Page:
Hines hit with six-week stamping ban
Scotland international lock Nathan Hines has received a six-week ban for stamping on an opponent.
Clermont Auvergne forward Hines, who is now retired from Test rugby, was cited by match commissioner John Cole for stamping on Scarlets wing Morgan Stoddart during a Heineken Cup game last Saturday.
Hines, who appeared before independent judicial officer Simon Thomas at a hearing in Dublin on Thursday, pleaded not guilty to the offence. However, in a statement, European Rugby Cup said Thomas upheld the citing complaint and found that Hines had "stamped on his opponent and had connected on more than one occasion".
Thomas decided the offence warranted a mid-range entry point of a five-week suspension, but he added a week due to 35-year-old Hines' poor disciplinary record.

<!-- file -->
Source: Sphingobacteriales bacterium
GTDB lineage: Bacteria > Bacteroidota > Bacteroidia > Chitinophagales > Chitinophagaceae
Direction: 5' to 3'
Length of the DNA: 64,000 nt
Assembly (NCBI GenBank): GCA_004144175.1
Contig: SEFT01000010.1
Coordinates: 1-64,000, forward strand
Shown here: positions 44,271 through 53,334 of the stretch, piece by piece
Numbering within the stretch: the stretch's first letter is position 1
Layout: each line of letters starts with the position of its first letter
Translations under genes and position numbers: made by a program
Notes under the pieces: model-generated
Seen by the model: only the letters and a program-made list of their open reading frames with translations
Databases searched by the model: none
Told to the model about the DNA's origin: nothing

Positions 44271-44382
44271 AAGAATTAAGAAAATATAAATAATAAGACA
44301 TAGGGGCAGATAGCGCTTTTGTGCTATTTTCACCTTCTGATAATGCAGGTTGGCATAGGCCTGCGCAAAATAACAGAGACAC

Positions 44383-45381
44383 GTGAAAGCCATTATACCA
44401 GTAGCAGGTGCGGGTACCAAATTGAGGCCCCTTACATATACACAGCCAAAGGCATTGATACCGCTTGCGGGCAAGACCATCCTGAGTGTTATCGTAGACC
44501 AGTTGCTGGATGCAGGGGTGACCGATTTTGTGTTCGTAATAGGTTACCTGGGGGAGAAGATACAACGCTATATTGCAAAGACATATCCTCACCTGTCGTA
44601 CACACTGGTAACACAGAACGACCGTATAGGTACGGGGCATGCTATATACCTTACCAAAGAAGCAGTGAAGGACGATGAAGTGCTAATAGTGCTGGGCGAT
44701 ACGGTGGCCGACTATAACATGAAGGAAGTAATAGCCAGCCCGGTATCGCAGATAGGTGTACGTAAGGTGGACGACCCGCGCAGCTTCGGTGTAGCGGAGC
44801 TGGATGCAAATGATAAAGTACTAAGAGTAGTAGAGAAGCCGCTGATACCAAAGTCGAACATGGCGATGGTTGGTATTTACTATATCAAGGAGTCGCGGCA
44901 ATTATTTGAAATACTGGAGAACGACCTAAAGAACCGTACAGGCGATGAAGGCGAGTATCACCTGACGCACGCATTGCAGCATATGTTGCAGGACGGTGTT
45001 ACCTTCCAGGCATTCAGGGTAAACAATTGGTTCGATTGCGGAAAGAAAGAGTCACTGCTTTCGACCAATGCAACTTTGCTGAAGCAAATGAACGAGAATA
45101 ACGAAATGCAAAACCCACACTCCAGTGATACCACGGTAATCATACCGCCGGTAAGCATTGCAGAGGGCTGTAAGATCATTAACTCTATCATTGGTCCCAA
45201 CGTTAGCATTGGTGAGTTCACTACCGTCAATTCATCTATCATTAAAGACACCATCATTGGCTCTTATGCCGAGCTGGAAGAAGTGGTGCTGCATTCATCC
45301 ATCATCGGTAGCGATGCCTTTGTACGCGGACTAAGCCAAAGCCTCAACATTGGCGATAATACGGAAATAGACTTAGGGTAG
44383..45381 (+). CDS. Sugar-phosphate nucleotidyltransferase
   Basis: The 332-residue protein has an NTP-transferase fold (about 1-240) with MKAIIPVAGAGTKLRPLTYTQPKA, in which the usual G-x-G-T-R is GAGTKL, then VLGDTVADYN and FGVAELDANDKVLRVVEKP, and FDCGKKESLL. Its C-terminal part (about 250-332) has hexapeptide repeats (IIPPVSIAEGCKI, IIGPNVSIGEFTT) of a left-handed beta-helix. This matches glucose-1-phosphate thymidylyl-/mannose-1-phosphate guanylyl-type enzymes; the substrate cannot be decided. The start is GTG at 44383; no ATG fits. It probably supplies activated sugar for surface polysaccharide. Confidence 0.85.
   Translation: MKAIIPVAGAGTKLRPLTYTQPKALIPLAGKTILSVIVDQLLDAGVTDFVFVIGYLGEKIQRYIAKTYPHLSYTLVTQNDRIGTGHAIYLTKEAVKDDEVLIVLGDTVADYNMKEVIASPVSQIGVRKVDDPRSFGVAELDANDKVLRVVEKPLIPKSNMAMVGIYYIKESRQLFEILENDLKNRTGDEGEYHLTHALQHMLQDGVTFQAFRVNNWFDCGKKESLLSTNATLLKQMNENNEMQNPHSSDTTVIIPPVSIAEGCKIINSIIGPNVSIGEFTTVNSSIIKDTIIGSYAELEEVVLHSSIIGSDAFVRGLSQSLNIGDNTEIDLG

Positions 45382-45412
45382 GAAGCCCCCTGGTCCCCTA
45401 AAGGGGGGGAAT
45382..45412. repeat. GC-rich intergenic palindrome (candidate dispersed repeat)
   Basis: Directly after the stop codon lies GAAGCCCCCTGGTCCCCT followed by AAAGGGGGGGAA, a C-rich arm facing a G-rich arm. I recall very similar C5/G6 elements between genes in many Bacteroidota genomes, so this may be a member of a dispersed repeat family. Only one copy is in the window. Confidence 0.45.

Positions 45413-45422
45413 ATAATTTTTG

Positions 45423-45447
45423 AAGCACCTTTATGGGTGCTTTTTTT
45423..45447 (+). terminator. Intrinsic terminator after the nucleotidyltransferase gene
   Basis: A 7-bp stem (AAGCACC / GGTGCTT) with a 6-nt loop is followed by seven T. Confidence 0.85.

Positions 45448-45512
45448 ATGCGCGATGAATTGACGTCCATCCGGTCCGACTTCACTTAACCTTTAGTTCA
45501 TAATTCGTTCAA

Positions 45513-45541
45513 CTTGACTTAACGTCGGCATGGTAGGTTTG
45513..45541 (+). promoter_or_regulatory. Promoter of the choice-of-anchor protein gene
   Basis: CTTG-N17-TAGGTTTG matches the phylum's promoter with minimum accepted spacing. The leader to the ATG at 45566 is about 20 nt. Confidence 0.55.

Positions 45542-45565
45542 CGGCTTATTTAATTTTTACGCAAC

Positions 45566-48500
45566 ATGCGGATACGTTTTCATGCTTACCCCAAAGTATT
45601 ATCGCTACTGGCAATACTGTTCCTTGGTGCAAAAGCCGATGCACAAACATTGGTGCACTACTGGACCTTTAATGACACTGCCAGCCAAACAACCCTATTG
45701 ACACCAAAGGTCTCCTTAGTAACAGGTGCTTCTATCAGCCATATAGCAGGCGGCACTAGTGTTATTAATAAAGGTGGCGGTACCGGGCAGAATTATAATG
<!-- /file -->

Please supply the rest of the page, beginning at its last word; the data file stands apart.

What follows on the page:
He will miss Clermont's Heineken Cup trip to Exeter on Saturday, and cannot play again until November 26, although he will be available for Clermont's crunch Pool Five clashes against holders Leinster in December.
Wales international Stoddart, meanwhile, has been cleared to continue playing following his sending-off against Clermont. Stoddart was shown an automatic red card by Irish referee Peter Fitzgibbon after receiving two yellows in a game his team lost 49-16 at Stade Marcel Michelin.
But ERC independent judicial officer Anthony Davies, who considered the matter by means of written submissions, decided the red card was sufficient punishment, tournament organisers announced.
Davies concluded that neither yellow card offence involved foul play directed at an opponent and that no additional action was necessary. It means that Stoddart is available for the Scarlets' Heineken Cup appointment at home to Leinster on Saturday.
Glasgow wing Tommy Seymour, though, has been banned for a week and will miss his team's Heineken encounter against Ulster on Friday night. Seymour was cited by match commissioner Yves Thieffine for a dangerous 'tip' tackle on Northampton's Vasily Artemyev during a Pool Four fixture last Sunday.
He pleaded not guilty to foul play at a disciplinary hearing in Dublin, but Thomas upheld the citing complaint.